See also: Anlu

English edit

Map including An-lu (DMA, 1975)

Etymology edit

From Mandarin 安陸安陆 (Ānlù) Wade–Giles romanization: An¹-lu⁴.

Proper noun edit


  1. Alternative form of Anlu
    • 1959, E. Zürcher, The Buddhist Conquest of China: The Spread and Adaptation of Buddhism in Early Medieval China[1], Leiden: E. J. Brill, →OCLC, →OL, page 347:
      In 303 the harvest had been abundant in the region of Chiang-hsia 江夏 (the modern An-lu 安陸 in Hupei), and, as a result, thousands of vagebonds[sic – meaning vagabonds] had flocked there together.
    • 1964, Lai Ming, A History of Chinese Literature[2], London: Cassell, →OCLC, page 150:
      He had visited Tung Ting Lake, Hsiang Yang, Nanking, Yangchow and other places, and came to An-lu ostensibly to visit Yun Meng which Szema Hsiang-ju wrote about in Tse Hsu Fu. In An-lu, he found himself married.[...]After a few years in An-lu, Li Po was apparently bored with the life he was leading and set out once again to visit Lo-yang.
    • 1969, Arthur Waley, The Poetry and Career of Li Po, 701-762 A.D.[3], London: George Allen & Unwin, →ISBN, →OCLC, →OL, page 9:
      About 726 he married the grand-daughter of Hsü Yü-shih, who had been Chief Minister in 657, and lived for some years at the family residence of the Hsüs in An-lu, north of Hankow.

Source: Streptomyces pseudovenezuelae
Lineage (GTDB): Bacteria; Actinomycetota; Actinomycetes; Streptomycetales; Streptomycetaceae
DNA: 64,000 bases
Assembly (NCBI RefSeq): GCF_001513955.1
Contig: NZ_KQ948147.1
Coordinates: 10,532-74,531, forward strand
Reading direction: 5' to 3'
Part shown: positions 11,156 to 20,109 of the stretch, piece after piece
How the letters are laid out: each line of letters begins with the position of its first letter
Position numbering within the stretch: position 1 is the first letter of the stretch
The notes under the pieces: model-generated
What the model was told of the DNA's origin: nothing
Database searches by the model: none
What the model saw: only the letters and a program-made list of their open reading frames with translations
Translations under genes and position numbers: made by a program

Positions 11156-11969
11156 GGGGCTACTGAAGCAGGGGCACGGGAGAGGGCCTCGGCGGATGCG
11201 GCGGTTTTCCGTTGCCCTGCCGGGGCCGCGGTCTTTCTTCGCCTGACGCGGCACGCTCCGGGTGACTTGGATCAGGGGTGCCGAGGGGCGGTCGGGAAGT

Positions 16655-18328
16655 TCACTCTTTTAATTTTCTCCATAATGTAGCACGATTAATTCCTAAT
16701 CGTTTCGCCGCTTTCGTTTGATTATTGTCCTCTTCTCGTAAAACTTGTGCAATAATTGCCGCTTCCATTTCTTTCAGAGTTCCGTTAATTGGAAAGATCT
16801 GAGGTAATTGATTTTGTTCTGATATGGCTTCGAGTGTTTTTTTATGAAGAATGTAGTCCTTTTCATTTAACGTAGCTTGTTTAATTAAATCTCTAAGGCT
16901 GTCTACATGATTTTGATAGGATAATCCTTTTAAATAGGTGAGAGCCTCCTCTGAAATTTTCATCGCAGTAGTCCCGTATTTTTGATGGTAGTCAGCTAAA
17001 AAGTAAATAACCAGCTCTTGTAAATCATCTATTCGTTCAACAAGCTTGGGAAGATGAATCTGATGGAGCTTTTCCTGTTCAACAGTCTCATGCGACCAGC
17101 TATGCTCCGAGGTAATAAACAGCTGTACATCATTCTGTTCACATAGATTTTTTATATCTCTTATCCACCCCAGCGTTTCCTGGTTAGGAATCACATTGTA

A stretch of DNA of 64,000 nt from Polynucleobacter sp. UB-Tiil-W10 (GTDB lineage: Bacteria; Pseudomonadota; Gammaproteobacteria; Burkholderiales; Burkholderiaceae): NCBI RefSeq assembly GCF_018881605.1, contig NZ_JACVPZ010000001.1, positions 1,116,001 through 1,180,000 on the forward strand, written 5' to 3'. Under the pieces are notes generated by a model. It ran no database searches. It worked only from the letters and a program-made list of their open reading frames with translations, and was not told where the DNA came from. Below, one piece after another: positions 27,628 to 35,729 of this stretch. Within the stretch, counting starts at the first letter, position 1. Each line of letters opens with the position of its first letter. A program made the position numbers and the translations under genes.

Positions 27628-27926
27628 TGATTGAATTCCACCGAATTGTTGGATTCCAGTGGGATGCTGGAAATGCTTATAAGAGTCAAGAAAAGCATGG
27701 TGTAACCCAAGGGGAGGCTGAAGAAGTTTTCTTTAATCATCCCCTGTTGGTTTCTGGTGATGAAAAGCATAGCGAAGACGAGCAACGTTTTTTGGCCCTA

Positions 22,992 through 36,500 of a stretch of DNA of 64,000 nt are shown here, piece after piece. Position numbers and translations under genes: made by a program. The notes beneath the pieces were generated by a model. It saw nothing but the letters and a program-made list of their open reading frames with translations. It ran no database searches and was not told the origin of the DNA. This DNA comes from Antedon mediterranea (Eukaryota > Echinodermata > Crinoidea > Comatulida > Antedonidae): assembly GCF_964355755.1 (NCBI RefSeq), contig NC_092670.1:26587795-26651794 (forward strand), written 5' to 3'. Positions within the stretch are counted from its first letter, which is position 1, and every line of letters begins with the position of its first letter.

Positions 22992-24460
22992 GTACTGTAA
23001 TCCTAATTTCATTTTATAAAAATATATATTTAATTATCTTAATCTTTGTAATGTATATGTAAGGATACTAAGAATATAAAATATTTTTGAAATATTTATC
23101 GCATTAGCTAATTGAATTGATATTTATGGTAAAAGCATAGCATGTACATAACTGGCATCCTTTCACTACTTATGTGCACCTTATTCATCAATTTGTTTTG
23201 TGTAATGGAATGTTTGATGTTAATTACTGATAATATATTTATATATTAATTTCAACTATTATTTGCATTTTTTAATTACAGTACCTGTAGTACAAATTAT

• 1970 [1968], Shiba Yoshinobu, translated by Mark Elvin, Commerce and Society in Sung China[4], published 1992, →ISBN, →OCLC, page 131:
      Some idea of the activities of an urban landlord may be had from the following two passages, both written by natives of An-lu in Hupeh.
    • 1985, Classical Chinese Tales of the Supernatural and the Fantastic: Selections from the Third to the Tenth Century[5], Hong Kong: Joint Publishing, →ISBN, →LCCN, →OCLC, page 135:
      In the fourth year of the reign of the Emperor Hsiao Wu [r. 372-396] of the Chin Dynasty [265-420], Hsüeh Tao-hsün of An-lu County in the Chiang-hsia Commandery [in Hupeh Province] was twenty-two.

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